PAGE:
It can be argued convincingly that the two most historic and distinctive models of firearms that use a lever-action operating system are the Winchester Repeating Rifle, manufactured by Winchester Repeating Arms, and the Marlin 1894, manufactured by Marlin Firearms. The Winchester Repeating Rifle was used extensively during the second half of the 19th century, gaining immense popularity in the United States. It was impressive and innovative both for its durable construction and lever-action mechanism that permitted for a number of shots to be fired before having to re-load.
One of the first models of the Winchester Repeating Rifle was released on the market in 1866. It was chambered for 44 Henry rim-fire cartridges. In 1873, new Winchester rifles were released, this time adapted for multiple cartridges, including the 44-40, 38-40 and 32-20. The cartridges that were introduced for the Winchester Repeating Rifle were compatible with a variety of other firearms of the time, including models produced by Colt, Remington and Smith & Wesson. This allowed people the ability to own two firearms, a revolver and a rifle, which each used the same ammunition. Winchester Repeating Arms was a company dedicated to producing the best American firearms and the Winchester Repeating Rifle is testament to the company’s rich heritage and legacy.
Winchester was a dominant force in the design and manufacture of firearms in the second half of the 19th century. The Winchester 1866 model was continually iterated and improved upon over the years, and in 1876, the Winchester Repeating Rifle was redesigned once more, this time chambered for center-fire rifle cartridges. This model was introduced at a special celebration of the 100th anniversary of the United States of America. Theodore Roosevelt, the 26th president of the United States, owned and used the 1876 model, and was known to consider it the perfect instrument for his hunting expeditions. The 1876 model was also widely used by federal police forces in both the U.S. and Canada.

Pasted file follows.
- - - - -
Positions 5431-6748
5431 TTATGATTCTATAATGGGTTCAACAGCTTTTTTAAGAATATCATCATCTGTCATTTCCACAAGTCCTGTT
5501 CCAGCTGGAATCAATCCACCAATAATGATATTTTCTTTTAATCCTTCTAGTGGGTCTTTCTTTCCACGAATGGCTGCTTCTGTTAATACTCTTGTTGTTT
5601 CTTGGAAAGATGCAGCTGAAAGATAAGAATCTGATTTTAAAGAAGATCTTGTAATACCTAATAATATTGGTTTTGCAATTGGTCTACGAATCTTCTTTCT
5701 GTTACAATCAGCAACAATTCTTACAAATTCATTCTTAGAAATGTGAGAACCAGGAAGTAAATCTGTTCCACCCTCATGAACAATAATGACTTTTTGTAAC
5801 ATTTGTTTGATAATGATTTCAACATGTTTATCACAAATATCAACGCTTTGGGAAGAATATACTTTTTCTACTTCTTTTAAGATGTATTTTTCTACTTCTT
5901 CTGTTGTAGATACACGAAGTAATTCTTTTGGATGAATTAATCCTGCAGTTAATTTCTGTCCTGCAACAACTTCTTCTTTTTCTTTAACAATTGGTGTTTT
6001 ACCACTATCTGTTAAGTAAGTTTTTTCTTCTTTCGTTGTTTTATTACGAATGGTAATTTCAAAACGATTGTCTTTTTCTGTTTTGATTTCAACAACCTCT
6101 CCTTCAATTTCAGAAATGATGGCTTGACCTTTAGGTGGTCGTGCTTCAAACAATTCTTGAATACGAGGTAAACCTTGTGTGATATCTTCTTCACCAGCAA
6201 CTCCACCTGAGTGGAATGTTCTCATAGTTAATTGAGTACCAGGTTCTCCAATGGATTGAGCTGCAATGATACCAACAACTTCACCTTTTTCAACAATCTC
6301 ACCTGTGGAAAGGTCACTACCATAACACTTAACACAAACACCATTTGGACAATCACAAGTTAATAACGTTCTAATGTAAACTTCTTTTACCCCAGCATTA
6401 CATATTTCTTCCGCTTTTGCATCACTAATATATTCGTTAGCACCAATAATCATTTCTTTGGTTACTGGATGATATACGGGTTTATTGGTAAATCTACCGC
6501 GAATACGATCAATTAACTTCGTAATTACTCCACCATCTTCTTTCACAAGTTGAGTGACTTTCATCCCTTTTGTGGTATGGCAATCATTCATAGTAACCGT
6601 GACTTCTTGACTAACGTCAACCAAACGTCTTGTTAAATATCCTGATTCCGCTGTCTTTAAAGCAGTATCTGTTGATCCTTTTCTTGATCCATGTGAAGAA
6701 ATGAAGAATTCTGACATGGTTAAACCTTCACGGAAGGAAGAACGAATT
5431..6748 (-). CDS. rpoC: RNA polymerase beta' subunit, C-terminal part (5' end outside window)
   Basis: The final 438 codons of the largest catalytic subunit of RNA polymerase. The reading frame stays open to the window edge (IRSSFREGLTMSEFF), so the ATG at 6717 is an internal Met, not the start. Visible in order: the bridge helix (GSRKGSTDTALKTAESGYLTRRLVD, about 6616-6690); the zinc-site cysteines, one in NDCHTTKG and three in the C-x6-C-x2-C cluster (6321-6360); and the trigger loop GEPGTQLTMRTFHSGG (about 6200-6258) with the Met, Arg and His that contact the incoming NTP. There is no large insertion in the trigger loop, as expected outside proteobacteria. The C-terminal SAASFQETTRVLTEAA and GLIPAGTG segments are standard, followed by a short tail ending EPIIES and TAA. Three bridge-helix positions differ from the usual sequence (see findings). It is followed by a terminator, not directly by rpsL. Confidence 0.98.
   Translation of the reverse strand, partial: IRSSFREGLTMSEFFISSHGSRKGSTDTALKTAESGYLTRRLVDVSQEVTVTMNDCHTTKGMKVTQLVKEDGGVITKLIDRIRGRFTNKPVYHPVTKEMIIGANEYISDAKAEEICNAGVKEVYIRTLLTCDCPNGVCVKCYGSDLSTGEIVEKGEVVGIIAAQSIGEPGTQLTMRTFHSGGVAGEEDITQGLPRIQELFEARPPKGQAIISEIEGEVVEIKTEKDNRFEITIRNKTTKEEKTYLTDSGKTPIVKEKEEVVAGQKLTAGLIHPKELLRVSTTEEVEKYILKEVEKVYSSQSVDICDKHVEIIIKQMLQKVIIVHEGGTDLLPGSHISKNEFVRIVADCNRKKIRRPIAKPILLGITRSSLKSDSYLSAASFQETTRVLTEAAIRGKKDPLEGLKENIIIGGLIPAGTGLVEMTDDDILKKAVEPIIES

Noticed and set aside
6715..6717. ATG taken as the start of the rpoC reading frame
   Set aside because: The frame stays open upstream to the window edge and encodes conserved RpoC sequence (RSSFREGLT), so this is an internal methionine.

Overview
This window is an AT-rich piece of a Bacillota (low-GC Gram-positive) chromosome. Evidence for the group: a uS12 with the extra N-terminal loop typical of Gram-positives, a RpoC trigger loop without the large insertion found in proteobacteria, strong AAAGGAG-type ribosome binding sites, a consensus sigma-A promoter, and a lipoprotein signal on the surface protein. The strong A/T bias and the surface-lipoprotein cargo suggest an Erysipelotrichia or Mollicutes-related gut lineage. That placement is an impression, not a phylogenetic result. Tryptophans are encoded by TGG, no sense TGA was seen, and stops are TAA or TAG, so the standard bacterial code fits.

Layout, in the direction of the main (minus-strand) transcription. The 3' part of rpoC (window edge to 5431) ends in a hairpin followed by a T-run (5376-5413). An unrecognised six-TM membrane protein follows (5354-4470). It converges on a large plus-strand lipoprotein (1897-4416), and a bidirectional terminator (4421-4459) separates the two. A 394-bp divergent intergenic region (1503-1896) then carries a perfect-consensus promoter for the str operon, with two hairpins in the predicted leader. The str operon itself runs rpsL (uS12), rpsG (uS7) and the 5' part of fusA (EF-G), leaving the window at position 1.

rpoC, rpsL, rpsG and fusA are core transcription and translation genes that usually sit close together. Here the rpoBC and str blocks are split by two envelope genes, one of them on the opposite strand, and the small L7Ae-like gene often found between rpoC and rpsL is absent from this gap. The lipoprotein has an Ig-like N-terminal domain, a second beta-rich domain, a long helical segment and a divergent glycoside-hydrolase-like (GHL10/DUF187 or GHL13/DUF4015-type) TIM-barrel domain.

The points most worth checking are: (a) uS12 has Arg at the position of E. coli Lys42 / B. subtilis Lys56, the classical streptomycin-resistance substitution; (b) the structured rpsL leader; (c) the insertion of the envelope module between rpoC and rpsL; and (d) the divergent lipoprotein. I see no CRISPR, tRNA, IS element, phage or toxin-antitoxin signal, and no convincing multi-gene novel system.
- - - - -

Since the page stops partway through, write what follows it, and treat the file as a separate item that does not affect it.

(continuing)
In 1885, Winchester presented another model to the general public, which employed the design of a previous model by John Browning, dating back to 1878. The rifle was called the Winchester Single Shot and it was especially welcomed by those interested in hunting and shooting competitions. The next Winchester Repeating Rifle, designed by Browning, was released to the world in 1886. The 1886 Winchester Repeating Rifle was chambered for powerful cartridges, using black powder. At that time, target shooting was one of the most popular pastimes in the U.S., and the Single Shot Rifle only increased its popularity. Winchester was competing at that time with important names in the American firearms manufacturing industry, including the likes of Remington and Ballard, but in the midst of the competition, Winchester managed to stay on top. There’s little doubt that Winchester represents one of the finest lines of single-shot rifles in the history of gun making.